5 October 2017

Zimbabwe: Brazilian Grass Varieties to Boost Zim Pastures

The government is in the process of introducing rapid-growing, high nutrition grass varieties from Brazil to develop prolific pastures that allow farmers to keep more cattle on a small piece of land.

Deputy Minister of Agriculture, Mechanisation and Irrigation Development (Livestock), Paddy Zhanda, was in Brazil last month to facilitate the importation of these grass varieties before he took a delegation of Zimbabwe dairy farmers to Zambia where some of these Brazilian grass types are already being used to develop pastures to see the benefits for themselves.

The pastures are being introduced as part of the government's livestock version of command agriculture.

"Pasture is not just grass that we see growing with our eyes, but it is about the feed value in it... the nutrient content in that grass," said Zhanda, who noted that protein content was important for any grass used for stock feed.

"Feed is about feed content and feed content plus genetics is (good) food conversion ratio," Zhanda told cattle farmers in Harare a fortnight ago.

He said the type of grass that he and his delegation had seen at some pasture farms in the South American country -- the same grass varieties already being used to feed livestock in Zambia -- would ensure that livestock farmers prosper, with cattle growing faster because of the high protein content compared to locally available grass varieties.

"With these grass types, they cut between 40 to 50 tonnes per hectare three times a year (and) the protein content is between 14 and 16 percent. These grass types are perennial and you may need to buy new seed after more than ten years. After harvesting, all you need to do is to add a bit of fertiliser and irrigate it," Zhanda explained.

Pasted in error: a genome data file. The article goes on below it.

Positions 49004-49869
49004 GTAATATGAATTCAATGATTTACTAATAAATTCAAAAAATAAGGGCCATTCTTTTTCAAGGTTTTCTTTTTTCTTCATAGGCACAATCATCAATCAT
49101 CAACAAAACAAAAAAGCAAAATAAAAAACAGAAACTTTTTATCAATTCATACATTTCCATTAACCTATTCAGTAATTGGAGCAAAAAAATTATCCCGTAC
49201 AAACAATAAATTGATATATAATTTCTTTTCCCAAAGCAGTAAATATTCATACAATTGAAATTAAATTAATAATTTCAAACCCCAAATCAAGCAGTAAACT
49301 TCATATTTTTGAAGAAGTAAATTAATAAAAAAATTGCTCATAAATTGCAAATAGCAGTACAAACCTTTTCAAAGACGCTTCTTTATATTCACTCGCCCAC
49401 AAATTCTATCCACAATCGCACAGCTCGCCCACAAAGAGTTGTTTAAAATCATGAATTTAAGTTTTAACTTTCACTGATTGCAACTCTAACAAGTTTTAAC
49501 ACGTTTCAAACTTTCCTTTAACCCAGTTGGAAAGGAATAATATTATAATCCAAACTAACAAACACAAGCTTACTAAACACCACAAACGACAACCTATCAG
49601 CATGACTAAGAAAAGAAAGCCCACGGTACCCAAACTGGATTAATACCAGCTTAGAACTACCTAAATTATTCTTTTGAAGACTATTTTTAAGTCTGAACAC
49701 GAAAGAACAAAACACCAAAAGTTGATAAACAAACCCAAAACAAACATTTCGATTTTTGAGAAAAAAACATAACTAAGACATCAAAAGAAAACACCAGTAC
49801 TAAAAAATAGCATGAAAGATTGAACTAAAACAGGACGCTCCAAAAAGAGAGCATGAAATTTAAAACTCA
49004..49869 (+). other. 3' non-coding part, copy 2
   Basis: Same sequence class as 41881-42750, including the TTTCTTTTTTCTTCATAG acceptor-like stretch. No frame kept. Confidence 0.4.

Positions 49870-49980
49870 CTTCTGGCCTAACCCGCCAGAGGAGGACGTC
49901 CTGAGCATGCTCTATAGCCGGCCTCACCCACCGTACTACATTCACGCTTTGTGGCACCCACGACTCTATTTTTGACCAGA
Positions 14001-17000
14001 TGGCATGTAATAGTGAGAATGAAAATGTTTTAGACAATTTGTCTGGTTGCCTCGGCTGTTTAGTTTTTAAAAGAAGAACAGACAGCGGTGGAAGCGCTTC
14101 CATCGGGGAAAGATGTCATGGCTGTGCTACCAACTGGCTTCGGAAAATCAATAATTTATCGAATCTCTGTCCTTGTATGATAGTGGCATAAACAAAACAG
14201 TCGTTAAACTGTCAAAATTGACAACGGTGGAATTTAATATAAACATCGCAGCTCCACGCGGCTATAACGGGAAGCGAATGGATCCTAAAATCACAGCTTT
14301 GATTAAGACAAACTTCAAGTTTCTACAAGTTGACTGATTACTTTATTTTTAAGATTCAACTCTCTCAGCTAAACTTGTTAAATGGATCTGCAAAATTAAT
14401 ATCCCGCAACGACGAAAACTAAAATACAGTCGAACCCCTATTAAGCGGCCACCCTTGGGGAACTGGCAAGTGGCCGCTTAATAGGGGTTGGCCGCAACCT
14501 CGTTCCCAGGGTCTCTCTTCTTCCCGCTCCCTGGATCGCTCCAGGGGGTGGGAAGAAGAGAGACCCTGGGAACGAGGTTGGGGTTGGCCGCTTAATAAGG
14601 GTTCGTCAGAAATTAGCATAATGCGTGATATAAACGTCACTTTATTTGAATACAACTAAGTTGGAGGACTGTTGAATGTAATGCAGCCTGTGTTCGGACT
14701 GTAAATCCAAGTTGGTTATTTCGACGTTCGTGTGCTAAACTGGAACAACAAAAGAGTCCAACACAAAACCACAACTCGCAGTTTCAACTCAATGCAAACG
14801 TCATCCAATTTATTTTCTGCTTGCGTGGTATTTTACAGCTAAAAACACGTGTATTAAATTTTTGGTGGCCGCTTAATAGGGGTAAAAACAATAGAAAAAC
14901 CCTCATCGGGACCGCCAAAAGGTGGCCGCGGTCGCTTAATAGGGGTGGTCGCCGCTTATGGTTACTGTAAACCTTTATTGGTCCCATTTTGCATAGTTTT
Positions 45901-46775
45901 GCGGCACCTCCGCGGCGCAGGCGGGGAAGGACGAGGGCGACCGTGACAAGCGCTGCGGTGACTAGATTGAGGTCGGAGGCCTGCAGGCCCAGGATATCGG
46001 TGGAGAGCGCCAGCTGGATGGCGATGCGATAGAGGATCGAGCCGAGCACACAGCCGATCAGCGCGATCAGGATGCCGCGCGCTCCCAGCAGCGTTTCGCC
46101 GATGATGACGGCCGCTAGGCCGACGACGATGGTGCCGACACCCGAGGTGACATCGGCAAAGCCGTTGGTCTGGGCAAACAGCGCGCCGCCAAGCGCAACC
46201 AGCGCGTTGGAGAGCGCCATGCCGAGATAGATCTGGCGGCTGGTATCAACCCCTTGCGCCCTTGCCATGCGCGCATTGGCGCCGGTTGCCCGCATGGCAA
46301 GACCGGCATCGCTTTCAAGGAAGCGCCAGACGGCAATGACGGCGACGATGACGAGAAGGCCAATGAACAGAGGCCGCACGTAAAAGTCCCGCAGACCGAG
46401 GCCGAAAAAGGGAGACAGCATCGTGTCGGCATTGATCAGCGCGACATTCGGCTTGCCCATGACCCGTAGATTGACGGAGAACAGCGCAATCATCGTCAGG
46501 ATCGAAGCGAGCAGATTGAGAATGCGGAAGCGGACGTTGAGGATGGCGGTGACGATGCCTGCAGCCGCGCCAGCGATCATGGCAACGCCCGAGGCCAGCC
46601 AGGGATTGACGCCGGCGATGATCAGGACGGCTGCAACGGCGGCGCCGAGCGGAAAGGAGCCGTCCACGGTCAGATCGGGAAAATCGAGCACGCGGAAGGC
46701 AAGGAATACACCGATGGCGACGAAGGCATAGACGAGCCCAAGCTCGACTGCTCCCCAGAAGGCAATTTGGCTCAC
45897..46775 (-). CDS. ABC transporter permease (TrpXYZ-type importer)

He said with such high yields of up to 150 tonnes per hectare per year, farmers in Brazil were able to adequately feed up to 10 cattle on a hectare of land instead of the ratio of one animal to ten hectares of grazing land that is considered optimum in Zimbabwe.

Zhanda said in Brazil, pasture farming is big business, and some farmers do not own any cattle but just concentrate on producing pasture which was sold to cattle farmers.

He said the commercial pasture method reduces a farmer's costs by 50 percent, something that also removed pressure from maize, which he said should be produced for human consumption, not stock feed.

The deputy minister said the government had already ordered enough of these hybrid seed varieties from Brazil, which has almost similar climate as Zimbabwe, to cover 100 hectares of land and pilot plots of five hectares will be planted this coming farming season in different parts of the country.

He said cattle farmers would be able to experience what the grass can do to their livestock.

He said those farmers interested in introducing these exotic grass varieties on their farms would then be able to order the grass seed through local seed houses that were also part of the government delegation to Brazil.

Poor nutrition is one of the factors that the Division of Livestock Production and Development has indicated is contributing to high mortality and poor reproduction within the livestock sector.



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